NINE Cambodians were repatriated from Malaysia Thursday, with eight more arriving on Monday. Duped by unscrupulous human traffickers, they were beaten and forced to suffer months, sometimes years, of bonded labour on a Thai fishing vessel before a chance to jump ship presented itself. But the plight of trafficked men like these hardly ever gets a media mention. Why?
"Men don't make as good TV," said John McGeoghan of the International Organisation for Migration.
The repatriated men from nine provinces represent only a fraction of the Cambodians who have been lured onto Thai ships illegally, but their horrendous stories - out of sight from the general population - have not received the same limelight as Cambodia's female flesh trade.
"They are the tip of the iceberg. People are not being told about trafficking onto Thai fishing fleets," said Manfred Hornung, a monitoring consultant at Licadho.
Chhorn Khaov, 29, a former victim of male trafficking, has a story similar to the men who returned Thursday.
"My family was very poor. A broker told me I could earn a lot of money to support my family [working in Thailand]," he said.
McGeoghan said stories like these are common, and often Cambodian men are able to send money home. But he warned: "Without a contract, the employer has the power, so there is always a risk element."
Once on the fishing boat, Chhorn Khaov was only given one or two hours of rest a day. The crew drugged him and the rest of the trafficked men to keep them awake and dependent of the boat's drug supply.
"They forced us to use drugs so we would have the power to work," he said.
But like the men who returned this week, Chhorn Khaov jumped ship in Malaysia, escaping the harsh conditions on the boat.
The common pattern, according to Hornung, is that men cross over the Thai border on foot at night with the help of a local broker. Once across, a Cambodian on the Thai side picks up the men and drives them to Pak Nam in Samat Prakarn province.
In Pak Nam, they are "locked up in guesthouses - from one day to one week - until they are handed over to a boat captain. Most people, once they're locked up, they know they're in trouble," Hornung said.
Typically, the Thai fishing vessels trawl the South China Sea, according to Hornung, and the boats appear to avoid docking as much as possible.
"We've heard that the vessels are approached by bigger ships that take the catch and bring it to port. We've had cases of people who never saw land for almost three years," Hornung said.
But few ships can remain at sea indefinitely. The 17 returning men escaped when their boats docked in Sarawak, Malaysia, at different times from different Thai boats, but all of them - afraid to contact local authorities - ended up on plantations, being exploited as illegal migrants.
A few of the men were able to contact their families in Cambodia, who then contacted Licadho. Working together with the Malaysian NGO Tenaganita, the International Organisation for Migration, the Ministry of Foreign Affairs and the Cambodian embassy in Malaysia, they were able to secure their return to Cambodia.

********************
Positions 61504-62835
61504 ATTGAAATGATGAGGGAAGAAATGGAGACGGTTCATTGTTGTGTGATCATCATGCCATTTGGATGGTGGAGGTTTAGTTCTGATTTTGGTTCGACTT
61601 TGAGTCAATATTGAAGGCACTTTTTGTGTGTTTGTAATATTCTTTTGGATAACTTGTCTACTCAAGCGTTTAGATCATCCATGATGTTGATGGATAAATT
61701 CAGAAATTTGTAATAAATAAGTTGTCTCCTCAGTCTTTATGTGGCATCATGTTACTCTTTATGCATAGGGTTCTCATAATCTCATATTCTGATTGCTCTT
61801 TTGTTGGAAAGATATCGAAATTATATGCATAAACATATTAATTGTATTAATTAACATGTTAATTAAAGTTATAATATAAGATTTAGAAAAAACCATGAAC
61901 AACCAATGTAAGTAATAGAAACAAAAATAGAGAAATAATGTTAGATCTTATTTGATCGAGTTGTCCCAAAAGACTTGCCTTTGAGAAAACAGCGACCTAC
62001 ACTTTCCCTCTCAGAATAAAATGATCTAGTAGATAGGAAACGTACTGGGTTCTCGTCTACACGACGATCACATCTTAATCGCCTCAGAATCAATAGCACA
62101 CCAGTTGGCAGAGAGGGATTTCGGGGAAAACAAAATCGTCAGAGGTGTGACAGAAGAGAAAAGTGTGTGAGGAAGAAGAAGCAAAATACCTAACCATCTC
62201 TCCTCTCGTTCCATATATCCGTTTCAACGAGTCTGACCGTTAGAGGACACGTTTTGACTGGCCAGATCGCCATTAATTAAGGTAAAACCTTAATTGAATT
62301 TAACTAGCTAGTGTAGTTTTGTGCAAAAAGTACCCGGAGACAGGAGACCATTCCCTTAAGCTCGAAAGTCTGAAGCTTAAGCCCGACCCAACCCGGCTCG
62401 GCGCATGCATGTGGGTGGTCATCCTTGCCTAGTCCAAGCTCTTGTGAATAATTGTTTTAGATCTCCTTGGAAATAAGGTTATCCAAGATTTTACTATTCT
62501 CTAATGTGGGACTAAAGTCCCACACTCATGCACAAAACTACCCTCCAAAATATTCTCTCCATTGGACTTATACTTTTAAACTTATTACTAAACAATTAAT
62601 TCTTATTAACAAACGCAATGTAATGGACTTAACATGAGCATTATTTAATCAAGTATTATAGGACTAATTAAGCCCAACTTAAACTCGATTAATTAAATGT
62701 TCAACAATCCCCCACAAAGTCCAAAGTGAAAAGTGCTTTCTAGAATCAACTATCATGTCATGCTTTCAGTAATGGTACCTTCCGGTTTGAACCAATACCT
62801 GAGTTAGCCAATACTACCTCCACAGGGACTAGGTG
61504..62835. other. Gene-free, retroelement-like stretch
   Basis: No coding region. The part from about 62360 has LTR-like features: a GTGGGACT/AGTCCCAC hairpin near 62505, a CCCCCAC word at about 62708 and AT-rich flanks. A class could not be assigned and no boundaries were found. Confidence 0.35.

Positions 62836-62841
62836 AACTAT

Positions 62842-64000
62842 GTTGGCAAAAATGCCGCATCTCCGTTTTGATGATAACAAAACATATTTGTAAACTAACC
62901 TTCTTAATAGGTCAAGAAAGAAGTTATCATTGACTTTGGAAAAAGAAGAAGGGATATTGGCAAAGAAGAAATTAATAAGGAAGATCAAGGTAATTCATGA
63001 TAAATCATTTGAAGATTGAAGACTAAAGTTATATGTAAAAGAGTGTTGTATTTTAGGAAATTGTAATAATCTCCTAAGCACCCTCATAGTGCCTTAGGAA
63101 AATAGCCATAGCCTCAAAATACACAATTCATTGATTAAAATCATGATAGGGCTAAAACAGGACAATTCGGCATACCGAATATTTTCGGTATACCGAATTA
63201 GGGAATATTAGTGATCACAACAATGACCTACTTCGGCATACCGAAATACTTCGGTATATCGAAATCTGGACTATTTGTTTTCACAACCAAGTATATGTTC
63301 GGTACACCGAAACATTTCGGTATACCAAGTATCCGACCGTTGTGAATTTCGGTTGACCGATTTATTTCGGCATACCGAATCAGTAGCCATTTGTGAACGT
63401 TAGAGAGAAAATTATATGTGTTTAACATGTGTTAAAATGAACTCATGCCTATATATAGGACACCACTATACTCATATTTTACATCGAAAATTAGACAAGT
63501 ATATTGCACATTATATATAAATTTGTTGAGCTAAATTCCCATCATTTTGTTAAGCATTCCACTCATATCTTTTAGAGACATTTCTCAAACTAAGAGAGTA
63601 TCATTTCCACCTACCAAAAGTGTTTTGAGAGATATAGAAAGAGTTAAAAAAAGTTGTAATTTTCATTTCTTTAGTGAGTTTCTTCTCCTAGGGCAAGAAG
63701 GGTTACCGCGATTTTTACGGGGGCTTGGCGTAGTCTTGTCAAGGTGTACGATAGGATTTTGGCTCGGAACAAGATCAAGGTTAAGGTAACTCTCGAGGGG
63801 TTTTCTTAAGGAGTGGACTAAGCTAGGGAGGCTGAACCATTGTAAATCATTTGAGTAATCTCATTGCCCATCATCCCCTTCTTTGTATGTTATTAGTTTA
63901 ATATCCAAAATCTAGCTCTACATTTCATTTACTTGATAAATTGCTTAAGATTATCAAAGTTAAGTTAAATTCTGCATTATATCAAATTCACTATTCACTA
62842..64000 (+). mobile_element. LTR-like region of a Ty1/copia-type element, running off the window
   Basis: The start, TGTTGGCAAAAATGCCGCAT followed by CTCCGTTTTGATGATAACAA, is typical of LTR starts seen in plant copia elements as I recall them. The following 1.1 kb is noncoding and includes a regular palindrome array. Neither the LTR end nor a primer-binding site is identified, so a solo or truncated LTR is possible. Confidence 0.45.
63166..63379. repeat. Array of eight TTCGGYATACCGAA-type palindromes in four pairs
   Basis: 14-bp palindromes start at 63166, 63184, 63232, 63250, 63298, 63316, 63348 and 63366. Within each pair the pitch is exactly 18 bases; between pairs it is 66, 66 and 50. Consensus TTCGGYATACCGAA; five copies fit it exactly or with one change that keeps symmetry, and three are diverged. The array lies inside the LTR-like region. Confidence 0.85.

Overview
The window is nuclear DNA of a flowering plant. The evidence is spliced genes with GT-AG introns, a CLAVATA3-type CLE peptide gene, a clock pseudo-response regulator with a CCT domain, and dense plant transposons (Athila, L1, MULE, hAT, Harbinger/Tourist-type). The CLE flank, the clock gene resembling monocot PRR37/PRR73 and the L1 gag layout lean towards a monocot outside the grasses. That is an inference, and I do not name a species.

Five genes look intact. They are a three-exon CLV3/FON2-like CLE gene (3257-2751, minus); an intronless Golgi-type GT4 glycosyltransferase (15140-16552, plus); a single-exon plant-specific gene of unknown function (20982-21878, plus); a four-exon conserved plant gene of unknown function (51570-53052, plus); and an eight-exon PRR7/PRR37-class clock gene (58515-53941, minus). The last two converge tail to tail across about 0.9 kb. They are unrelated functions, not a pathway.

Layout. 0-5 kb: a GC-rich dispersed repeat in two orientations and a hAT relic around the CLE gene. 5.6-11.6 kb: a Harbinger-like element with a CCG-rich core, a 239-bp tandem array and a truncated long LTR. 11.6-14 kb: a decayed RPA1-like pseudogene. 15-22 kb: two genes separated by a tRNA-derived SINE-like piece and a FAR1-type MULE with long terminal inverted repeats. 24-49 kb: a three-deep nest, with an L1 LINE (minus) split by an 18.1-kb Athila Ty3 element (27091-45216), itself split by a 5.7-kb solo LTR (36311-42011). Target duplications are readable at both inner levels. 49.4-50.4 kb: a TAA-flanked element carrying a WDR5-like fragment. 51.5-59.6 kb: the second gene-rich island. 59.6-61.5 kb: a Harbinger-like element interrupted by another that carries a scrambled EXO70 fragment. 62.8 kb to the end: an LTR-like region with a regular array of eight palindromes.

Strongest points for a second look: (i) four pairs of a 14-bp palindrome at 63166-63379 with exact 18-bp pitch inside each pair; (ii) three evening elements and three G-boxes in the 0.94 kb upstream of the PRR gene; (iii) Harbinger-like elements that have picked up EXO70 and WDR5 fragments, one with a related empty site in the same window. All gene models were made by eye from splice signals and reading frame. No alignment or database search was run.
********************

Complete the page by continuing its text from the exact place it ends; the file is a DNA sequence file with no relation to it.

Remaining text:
The complex repatriation process took months, but Hornung was pleased with the process and cooperation between the Cambodian and Malaysian governments.
Bith Kimhong, director of the Anti-human Trafficking Department at the Ministry of Interior, said: "Whenever we hear news of trafficking, we always help as quickly as we can. The two countries are cooperating in terms of anti-human trafficking."
Though reliable statistics on the trafficking of men onto Thai fishing vessels do not exist, anecdotal evidence suggests the problem is serious and growing.
Vichuta Ly, at the Legal Support for Children and Women, said her organisation interviewed 193 migrant returnees from Thailand from 2007 to 2008, and of these people, nearly 40 percent had been trafficked onto Thai fishing vessels.
The National Project Coordinator at the United Nations Inter-Agency Project on Human Trafficking (UNIAP), Lim Tith, said he believes the global financial crisis could make Cambodian men more vulnerable to trafficking, as more may be forced to seek employment in Thailand as economic conditions worsen at home.
Terri Ly, executive director at the Healthcare Centre for Children (HCC), which runs one of the few male transit shelters in Cambodia, said the HCC had seven male clients from Thai fishing vessels in the last 10 months of 2007, but in the first 11 months of 2008, that number had jumped to 22 clients.
"Information from the Cambodian border police to HCC is that ... the numbers of male Cambodians working in the Thai fishing industry is increasing," Ly said.
There is no panacea for this situation, according to Hornung, but more information and attention will help.
"Migration is about seeking opportunities. It's about information. Cambodians need to know about Pak Nam and the Thai fishing fleet. You're less vulnerable the more information you have," he said.